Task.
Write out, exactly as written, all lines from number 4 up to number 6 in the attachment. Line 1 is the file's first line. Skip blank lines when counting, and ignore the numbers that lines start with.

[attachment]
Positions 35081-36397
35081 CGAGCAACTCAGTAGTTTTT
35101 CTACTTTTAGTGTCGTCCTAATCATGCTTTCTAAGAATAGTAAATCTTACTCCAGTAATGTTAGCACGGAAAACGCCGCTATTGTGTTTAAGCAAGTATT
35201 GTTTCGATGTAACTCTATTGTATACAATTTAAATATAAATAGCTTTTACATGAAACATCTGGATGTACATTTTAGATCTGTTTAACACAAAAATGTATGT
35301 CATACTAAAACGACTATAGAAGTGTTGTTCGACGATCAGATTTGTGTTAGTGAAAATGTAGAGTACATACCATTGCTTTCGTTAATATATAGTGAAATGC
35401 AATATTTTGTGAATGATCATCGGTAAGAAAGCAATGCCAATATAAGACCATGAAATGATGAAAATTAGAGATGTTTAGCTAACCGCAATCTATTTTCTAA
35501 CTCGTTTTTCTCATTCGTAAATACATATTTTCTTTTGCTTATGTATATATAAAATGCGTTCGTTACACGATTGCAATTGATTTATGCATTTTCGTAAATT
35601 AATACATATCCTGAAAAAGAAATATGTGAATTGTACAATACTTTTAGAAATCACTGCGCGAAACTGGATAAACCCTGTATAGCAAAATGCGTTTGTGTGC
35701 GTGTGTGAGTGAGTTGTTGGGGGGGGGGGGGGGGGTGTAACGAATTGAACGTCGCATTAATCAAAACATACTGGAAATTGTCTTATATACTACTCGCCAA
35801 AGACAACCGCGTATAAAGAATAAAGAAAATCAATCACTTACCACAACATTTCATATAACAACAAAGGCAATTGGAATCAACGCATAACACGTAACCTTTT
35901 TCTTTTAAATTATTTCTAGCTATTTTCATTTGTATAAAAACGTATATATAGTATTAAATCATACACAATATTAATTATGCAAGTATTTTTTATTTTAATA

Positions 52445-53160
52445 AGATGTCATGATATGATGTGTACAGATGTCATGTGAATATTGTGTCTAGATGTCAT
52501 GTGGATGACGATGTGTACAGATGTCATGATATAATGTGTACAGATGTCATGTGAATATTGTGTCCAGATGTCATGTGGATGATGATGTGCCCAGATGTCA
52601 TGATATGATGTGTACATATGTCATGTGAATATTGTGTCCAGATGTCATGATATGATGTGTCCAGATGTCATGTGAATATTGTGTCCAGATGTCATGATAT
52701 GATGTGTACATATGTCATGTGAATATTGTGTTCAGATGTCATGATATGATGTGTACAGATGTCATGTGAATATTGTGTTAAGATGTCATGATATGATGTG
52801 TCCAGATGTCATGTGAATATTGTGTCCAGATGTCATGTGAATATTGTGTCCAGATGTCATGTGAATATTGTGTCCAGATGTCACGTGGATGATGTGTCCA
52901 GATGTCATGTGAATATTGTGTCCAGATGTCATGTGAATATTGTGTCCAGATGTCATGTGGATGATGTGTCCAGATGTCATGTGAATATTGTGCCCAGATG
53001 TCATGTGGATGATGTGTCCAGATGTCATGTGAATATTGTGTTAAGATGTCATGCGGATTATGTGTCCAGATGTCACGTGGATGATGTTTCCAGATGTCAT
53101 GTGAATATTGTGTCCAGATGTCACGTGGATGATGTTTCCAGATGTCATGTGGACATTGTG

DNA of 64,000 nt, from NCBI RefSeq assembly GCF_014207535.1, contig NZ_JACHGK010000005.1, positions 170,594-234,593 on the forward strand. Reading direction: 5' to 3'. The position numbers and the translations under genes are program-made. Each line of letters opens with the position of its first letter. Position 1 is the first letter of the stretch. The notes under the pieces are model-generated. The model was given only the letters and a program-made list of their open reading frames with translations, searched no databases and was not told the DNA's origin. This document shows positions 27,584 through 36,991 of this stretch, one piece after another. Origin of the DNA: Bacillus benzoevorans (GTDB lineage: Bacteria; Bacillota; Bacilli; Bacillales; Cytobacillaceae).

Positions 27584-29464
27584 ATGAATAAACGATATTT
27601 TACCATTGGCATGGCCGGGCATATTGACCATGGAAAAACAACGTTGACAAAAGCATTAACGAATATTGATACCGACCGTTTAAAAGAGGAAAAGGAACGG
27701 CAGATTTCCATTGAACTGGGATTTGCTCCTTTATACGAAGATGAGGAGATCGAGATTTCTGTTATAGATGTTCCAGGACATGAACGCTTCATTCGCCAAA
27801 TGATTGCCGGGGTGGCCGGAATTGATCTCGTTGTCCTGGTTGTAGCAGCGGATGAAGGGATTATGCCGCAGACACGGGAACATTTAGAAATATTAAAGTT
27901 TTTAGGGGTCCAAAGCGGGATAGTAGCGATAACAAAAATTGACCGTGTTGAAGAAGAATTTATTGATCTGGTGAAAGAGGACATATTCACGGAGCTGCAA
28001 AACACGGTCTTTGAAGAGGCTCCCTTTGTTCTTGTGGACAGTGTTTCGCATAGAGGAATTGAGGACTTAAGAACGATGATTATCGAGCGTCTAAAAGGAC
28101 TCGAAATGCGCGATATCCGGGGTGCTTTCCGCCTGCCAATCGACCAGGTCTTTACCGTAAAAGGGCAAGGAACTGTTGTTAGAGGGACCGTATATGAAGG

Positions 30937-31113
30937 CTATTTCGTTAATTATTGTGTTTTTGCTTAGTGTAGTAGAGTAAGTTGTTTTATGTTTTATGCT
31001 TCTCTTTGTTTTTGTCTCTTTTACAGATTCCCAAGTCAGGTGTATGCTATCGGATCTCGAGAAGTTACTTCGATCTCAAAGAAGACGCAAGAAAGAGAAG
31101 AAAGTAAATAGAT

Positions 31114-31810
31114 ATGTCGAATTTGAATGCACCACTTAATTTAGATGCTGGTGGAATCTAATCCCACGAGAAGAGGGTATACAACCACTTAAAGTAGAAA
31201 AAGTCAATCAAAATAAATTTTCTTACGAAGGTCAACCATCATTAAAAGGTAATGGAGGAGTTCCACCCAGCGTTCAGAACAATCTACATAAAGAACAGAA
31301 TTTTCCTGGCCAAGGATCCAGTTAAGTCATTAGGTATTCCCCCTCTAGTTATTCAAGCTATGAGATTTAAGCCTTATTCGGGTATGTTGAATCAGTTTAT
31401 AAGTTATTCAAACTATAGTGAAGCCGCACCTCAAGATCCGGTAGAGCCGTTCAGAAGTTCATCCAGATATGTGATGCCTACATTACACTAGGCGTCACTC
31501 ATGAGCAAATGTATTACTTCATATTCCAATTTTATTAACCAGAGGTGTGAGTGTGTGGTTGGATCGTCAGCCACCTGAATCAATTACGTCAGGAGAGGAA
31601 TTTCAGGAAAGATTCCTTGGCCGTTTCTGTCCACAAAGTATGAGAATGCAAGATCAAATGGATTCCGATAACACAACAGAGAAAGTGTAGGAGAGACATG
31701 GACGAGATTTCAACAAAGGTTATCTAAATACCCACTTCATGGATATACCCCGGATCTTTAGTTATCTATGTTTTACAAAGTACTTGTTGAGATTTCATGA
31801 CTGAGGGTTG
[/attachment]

35201 GTTTCGATGTAACTCTATTGTATACAATTTAAATATAAATAGCTTTTACATGAAACATCTGGATGTACATTTTAGATCTGTTTAACACAAAAATGTATGT
35301 CATACTAAAACGACTATAGAAGTGTTGTTCGACGATCAGATTTGTGTTAGTGAAAATGTAGAGTACATACCATTGCTTTCGTTAATATATAGTGAAATGC
35401 AATATTTTGTGAATGATCATCGGTAAGAAAGCAATGCCAATATAAGACCATGAAATGATGAAAATTAGAGATGTTTAGCTAACCGCAATCTATTTTCTAA